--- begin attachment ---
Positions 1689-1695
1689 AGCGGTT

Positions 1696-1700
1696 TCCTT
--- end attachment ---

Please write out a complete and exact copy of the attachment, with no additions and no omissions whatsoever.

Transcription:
Positions 1689-1695
1689 AGCGGTT

Positions 1696-1700
1696 TCCTT